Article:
At 90, Barbara Beskind, after a career in the military and years of design work from toys to inflatable devices that help children with balance issues, is still going strong – and designing away. Ms. Beskind is currently working on solutions that improve the quality of life for older adults.
Photo: Nicolas Zurcher, courtesy of IDEO; found via NPR.
For Ms. Beskind, being a designer is a boon because “[i]t makes aging more tolerable, more enjoyable… I enjoy the age I’m in. I think it’s one of the best chapters of my life,” says she in an NPR interview by Laura Sydell.
To document the often bizarre and incomprehensible world of his son, photographer Timothy Archibald has been photographing his autistic son Elijah from age 5. It started with taking photos of the repetitive behaviors or rituals that Elijah exhibited. Then it turned into something more:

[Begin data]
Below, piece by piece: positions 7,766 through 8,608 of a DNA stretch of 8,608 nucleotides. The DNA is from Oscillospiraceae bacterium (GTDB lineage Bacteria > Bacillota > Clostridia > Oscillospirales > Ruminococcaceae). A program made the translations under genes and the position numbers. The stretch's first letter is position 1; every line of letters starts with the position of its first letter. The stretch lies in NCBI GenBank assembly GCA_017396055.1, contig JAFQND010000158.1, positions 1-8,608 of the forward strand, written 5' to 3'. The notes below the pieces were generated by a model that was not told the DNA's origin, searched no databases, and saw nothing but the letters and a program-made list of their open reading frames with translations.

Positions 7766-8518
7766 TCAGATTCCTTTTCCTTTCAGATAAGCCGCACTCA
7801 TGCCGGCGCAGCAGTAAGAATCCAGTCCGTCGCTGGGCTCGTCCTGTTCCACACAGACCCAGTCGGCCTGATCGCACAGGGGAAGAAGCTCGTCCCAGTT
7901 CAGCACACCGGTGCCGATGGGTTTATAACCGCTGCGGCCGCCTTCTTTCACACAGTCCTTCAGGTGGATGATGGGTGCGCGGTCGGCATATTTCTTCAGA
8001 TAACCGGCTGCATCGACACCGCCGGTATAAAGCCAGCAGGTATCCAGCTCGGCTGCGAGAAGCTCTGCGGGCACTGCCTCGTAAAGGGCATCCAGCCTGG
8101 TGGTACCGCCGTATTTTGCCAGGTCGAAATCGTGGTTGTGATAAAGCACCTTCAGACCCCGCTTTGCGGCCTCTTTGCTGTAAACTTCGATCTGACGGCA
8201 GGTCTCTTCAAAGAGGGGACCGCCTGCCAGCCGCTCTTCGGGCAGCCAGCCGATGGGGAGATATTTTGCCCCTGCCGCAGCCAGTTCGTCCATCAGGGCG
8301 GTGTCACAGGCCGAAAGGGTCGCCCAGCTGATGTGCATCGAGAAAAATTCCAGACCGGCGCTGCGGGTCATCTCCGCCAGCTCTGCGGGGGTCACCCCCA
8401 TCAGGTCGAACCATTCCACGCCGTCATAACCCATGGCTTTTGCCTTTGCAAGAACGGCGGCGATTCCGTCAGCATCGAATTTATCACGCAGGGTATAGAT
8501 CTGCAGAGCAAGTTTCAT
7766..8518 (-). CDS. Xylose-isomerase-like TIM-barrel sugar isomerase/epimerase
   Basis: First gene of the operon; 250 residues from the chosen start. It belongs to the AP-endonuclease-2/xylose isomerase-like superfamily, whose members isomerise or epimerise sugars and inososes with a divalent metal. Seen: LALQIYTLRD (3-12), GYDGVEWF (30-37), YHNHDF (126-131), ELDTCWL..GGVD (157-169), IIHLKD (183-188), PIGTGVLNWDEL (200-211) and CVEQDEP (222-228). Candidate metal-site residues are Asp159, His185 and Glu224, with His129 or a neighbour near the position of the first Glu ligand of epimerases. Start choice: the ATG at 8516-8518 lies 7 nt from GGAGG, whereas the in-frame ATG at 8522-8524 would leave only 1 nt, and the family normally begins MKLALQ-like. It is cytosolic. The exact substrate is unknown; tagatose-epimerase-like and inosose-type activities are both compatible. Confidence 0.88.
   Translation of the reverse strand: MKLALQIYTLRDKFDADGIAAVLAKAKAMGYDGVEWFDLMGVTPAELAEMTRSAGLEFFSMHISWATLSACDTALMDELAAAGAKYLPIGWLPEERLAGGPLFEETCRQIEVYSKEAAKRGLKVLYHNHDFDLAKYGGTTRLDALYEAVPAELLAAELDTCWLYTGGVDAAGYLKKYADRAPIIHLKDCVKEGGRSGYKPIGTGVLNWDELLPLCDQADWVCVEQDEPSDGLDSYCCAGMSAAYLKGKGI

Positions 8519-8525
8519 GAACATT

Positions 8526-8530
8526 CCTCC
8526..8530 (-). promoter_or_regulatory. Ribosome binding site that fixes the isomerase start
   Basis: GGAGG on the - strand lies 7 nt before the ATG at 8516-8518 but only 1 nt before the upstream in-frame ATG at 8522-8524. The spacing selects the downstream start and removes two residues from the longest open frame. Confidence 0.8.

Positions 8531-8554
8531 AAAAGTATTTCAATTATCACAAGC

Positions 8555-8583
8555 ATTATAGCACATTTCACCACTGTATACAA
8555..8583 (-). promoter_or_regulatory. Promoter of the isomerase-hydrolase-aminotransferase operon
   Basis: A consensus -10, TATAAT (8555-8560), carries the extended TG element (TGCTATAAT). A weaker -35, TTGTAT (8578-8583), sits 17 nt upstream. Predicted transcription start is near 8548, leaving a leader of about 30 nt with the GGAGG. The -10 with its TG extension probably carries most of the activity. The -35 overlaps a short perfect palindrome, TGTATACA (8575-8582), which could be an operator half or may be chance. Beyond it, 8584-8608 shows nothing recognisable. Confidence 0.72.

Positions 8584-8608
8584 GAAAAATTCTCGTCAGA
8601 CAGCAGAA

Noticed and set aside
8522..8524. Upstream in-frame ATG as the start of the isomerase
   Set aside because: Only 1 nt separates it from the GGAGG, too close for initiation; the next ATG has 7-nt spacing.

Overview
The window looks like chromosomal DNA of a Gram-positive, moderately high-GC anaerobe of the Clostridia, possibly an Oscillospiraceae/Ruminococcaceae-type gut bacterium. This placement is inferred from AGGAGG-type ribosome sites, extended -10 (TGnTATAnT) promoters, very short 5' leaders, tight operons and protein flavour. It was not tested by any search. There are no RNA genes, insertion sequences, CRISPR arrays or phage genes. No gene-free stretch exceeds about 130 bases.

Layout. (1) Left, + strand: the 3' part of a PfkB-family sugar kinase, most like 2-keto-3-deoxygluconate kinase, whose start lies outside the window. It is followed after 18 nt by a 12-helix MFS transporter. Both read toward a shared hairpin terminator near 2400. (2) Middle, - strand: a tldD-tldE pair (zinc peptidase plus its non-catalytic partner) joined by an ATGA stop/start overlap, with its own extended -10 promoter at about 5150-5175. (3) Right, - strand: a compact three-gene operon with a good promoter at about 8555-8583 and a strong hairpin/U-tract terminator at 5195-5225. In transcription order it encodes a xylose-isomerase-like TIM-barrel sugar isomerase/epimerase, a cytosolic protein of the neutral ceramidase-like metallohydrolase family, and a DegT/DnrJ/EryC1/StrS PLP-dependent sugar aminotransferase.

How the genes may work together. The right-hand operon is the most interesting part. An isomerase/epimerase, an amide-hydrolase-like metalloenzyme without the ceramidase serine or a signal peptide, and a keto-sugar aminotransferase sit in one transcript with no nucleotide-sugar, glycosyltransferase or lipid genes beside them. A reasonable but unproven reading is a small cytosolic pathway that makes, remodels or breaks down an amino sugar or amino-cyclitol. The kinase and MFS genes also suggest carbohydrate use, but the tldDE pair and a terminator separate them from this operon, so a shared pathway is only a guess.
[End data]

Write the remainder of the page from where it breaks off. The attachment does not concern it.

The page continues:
“When Archibald showed him a photo of one of his behaviors, Elijah suggested doing it in another way or another place. Both father and son were very interested in the process through which they could get a good photo. ‘We had this mutual sense of discovery,’ Archibald says.”
Elijah has in time become a more active participant, helping to brainstorm and set up the photoshoots. Mr. Archibald named the project Echolilia. These photograph sessions sound transformative for them, because through them
“…father and son create their own visual language, thanks to which they can communicate with each other even when there are no words they both can understand. In fact, Elijah receives positive attention for his rituals, can share something with his dad, and has even started to take his own photos.”
Tattooist Jason Ward has been applying temporary tattoos for a client every week for a few months. His client has Down syndrome.
Via The New Zealand Herald.
Mr. Ward explains:
“It started out as something quite funny though, I mean, who does that? Who walks into a tattoo shop to get stick on tattoos? But if she was a member of my family and she had have walked into another tattoo shop and they had told her to bugger off, I’d be angry. Why would you say no? You should treat everybody the same.”